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News & Views

Once again apologies for the delayed summary this month. The day job has been rather taken up a lot of my time for the past few months, and I've had a few other projects that have needed my attention. Hopefully next month, I'll fair better.

First off for this month, I'd like to advertise the 2013 QA Hackathan, taking place in Lancaster, UK from 12th April to 14th April. This event with be the 6th QA Hackathon, and is looking to as successful as previous years. There are plenty of projects to work on, and plenty of developers willing to pitch in and help out. Plans for CPAN Testers include preparing for the move from AWS. We have an opportunity to clean up the problems of data storage, or rather data search, by moving to a new Metabase, which Dave Golden has been working on. There will plenty of other QA projects that will be worth watching too, so look out for the various blog posts and code releases during and after the event.

David Oswald ended January on the mailing list, with a question about tests for Bytes::Random::Secure on 5.6.*. It highlighted the usefulness of CPAN Dependencies, providing the data to show that pre-requisites were the problem, rather than the distribution itself. It also highlighted why referencing cp5.6.2an at, could help out those users who need reliable installs of particular distributions for their version of Perl.

The discussion regarding NFS continued into the month, as detailed in my delay summary from last month. Buddy Burden asked about comparing test reports. Although not quite the same, it does follow on from other similar requests about getting at data within reports. There are two problems at the moment, the first is reliably getting at the metadata of a particular report. Although I could open up an API to this data, it doesn't help with the second problem, which is the ability to compare structured data. Currently reports are compiled mostly as a single piece of text. To be able to properly compare reports, it would be better to use structured data. At the last QA Hackathon making this more of a reality was discussed and some code was even released to help push it forward. However, there is still some way to go, and hopefully at the 2013 QA Hackathan we may see some more movement on this. In the meantime, the CPAN Test Analysis site may well provide some of the comparisions you may be looking for.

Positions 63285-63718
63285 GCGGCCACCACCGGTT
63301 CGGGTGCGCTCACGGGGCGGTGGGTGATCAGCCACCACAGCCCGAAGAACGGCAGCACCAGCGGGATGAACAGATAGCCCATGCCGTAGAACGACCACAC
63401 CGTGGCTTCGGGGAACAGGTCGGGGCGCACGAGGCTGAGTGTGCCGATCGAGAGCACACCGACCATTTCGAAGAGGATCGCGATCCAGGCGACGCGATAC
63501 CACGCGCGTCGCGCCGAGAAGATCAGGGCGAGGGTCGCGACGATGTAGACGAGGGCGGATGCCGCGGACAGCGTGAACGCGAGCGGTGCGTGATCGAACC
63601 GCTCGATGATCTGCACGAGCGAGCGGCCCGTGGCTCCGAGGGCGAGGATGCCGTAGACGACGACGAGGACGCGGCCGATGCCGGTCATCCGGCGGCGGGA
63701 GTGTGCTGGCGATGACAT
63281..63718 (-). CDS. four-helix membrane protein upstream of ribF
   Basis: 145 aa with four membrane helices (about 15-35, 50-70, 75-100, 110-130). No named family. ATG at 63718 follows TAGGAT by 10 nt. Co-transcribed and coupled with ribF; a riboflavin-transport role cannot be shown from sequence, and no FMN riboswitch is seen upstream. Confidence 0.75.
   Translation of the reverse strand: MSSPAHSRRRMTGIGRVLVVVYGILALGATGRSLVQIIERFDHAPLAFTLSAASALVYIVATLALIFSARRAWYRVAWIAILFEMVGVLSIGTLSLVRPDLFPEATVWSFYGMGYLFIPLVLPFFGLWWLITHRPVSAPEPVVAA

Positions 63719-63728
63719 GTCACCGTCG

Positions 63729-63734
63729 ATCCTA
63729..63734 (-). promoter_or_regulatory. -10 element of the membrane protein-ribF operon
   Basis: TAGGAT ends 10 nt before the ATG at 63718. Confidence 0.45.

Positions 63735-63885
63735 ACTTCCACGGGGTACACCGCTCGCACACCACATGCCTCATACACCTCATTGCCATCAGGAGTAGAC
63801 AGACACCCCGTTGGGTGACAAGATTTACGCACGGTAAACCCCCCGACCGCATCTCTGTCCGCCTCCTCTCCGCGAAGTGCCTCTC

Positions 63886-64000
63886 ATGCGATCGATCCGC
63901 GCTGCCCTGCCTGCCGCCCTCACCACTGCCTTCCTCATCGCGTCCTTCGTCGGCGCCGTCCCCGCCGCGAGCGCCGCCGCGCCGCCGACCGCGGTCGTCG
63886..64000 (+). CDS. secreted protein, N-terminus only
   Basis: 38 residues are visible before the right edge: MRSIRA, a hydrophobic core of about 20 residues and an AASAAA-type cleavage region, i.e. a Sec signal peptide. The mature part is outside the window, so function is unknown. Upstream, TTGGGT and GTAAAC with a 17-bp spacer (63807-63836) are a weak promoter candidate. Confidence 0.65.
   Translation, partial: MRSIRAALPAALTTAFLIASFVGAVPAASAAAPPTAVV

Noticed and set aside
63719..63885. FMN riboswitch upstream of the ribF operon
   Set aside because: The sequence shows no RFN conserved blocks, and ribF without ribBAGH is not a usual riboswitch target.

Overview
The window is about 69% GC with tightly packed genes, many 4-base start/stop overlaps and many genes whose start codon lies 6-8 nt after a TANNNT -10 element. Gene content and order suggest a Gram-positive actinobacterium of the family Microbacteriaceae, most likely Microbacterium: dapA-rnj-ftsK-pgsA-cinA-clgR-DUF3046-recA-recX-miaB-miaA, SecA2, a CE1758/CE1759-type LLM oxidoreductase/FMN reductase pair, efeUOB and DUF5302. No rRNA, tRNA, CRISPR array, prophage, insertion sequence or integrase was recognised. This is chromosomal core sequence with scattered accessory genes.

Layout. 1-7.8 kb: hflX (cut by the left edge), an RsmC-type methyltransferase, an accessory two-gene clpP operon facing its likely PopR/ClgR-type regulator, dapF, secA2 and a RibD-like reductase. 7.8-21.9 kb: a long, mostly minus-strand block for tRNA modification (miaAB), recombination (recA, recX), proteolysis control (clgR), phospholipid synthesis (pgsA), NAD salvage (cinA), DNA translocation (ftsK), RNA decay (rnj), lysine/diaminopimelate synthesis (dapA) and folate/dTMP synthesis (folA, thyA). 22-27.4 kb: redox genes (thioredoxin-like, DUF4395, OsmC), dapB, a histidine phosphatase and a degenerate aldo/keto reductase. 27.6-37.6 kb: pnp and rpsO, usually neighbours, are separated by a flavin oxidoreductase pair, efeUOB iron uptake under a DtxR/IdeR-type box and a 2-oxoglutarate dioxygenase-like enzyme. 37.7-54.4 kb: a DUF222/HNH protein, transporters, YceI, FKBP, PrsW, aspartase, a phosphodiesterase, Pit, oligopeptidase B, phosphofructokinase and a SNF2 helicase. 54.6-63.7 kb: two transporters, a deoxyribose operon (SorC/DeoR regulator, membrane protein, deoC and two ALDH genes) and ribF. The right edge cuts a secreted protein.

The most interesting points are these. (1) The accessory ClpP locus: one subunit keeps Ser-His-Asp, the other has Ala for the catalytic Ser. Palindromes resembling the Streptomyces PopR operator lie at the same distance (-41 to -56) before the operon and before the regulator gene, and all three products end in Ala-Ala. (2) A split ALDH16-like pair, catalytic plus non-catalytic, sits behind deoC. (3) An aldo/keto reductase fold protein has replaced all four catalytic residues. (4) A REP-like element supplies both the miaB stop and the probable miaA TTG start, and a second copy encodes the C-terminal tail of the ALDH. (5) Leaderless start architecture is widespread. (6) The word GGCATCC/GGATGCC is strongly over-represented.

Matthew Musgrove asked if he could use the same distroprefs with multiple smokers. For those unfamilar with the distroprefs files, these are the files used by testers to help filter out distributions that are problematic when running automated tests. They are also referred to as the ignore lists. These files typically are used with individual smokers and are not shared between them. However, there are a few ways this could be handled. Some use a source code repository (sometimes on GitHub), to sync between their smokers. David Cantrell told us he uses the more traditional method of shell script and rsync. However, you share your distroprefs between smokers, bare in mind that you'll be excluding distributions that may not be a problem on some of your smokers. As such, it may be worth retrying some distributions over time to see whether old issues have been resolved.